Sustainable architect Sarah Susanka changed the “McMansion” craze with her first book, The Not So Big House. Right now, while working on this smaller house, I’m listening on audio to Sarah’s latest work, The Not So Big Life. She writes, “There’s an assumption in our culture that if a little of something is good, then more of the same must certainly be better.” She asks, “How much is enough?” We’re taught that a bigger home must be better. Sarah teaches that it’s quality, not quantity, and not stuff that brings meaning to our lives.
Last summer, when circumstances necessitated selling my old house and moving to an apartment, I suddenly realized just how much stuff we really had. Six bedrooms needed to be reduced down to two. It was ordinary, run-of-the-mill stuff, but still useful. More than half had to go within a few weeks’ time.
The process of thinning out started slowly and then sped to roller-coaster speed as moving day approached. The easy decisions were things like the extra white dresser left by a student boarder. The hard things were the bins of labeled baby clothes, cleaned and folded, ready and waiting. There were smaller things like the bag of hangers from cleaning out eight closets that seemed wasteful to just throw in a landfill. A few resources helped get it done:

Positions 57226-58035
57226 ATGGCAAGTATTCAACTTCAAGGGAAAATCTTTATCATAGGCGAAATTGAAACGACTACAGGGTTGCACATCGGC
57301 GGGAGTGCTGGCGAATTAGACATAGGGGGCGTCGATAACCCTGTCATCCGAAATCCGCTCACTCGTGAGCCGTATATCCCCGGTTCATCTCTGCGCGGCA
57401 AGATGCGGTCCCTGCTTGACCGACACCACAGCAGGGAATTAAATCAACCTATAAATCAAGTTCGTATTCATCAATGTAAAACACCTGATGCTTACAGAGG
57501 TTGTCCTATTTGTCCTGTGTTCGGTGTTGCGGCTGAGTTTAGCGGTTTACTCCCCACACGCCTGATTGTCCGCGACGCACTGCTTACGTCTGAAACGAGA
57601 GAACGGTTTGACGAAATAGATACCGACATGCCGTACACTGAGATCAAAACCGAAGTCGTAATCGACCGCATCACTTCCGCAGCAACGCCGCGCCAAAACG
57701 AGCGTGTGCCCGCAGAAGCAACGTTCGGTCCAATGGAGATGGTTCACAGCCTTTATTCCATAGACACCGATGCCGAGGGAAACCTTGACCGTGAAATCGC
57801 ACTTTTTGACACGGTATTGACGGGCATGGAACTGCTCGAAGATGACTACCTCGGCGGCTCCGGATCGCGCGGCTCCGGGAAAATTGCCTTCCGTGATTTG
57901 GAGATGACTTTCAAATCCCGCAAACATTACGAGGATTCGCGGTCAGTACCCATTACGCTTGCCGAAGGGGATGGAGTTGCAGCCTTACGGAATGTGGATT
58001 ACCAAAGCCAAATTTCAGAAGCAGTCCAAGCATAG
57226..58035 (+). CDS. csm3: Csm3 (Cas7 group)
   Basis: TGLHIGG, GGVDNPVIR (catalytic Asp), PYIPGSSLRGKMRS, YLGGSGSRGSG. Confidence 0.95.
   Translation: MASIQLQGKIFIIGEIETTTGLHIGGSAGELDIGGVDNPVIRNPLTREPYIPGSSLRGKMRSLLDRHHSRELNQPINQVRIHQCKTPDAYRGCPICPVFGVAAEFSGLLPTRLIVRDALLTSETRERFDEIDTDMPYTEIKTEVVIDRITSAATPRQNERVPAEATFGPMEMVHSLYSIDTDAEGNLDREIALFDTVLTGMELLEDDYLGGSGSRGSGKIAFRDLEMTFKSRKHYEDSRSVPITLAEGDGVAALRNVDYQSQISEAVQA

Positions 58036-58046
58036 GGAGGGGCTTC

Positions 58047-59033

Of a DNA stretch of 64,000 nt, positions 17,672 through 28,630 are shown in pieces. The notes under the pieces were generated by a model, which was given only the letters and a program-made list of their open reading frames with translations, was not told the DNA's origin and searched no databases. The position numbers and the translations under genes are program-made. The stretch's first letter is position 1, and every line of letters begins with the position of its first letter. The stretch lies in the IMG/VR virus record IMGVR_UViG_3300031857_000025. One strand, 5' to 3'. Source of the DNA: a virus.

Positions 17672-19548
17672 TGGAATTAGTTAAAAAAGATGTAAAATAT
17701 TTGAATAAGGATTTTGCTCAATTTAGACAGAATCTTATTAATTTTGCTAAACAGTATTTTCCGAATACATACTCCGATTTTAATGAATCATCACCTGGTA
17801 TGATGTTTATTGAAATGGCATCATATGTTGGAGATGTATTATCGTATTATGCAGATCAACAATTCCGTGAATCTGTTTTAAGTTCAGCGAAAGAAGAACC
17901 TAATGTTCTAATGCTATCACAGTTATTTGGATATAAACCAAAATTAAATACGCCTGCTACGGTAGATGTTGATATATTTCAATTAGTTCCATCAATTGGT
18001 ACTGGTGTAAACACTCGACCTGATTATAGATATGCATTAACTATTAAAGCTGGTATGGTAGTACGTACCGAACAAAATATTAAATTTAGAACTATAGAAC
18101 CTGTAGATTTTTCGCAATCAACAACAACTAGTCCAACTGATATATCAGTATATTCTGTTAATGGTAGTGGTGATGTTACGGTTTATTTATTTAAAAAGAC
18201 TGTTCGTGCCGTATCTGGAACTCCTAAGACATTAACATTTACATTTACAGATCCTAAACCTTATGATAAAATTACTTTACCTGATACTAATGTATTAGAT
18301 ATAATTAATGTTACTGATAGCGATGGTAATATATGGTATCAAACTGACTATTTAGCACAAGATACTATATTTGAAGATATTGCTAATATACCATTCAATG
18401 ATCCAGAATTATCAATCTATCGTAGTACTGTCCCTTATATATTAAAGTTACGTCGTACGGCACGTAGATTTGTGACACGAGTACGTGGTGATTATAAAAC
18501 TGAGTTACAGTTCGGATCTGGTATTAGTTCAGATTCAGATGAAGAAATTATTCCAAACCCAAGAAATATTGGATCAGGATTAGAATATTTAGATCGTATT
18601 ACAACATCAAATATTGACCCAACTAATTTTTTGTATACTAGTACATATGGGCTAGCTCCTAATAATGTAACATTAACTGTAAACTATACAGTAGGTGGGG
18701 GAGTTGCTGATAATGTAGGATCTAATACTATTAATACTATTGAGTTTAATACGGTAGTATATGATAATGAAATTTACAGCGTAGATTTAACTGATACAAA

–Freecycle – Changing the world, one gift at a time. This is a grassroots and entirely nonprofit movement of people who are giving (and getting) stuff for free in their own towns. It’s all about reuse and keeping good stuff out of landfills. Each local group is moderated by local volunteers. Membership is free.
-Hospital Thrift Shops – Many community hospitals and larger medical centers run thrift shops, where proceeds help fund patient programs.
–Vietnam Vets of America Donations– A driver will pick up the donation, provide a tax receipt and pickups can usually be scheduled within 24 hours.
–Rotary International – A nonprofit group of local clubs around the world, some of which collect donations for charity.
The silver lining to those hectic weeks was finding homes for all the stuff we didn’t need. The front porch became a gathering place for friends and strangers picking up items. It was a much-needed and necessary rite of passage for saying goodbye. Life does get simpler by living smaller.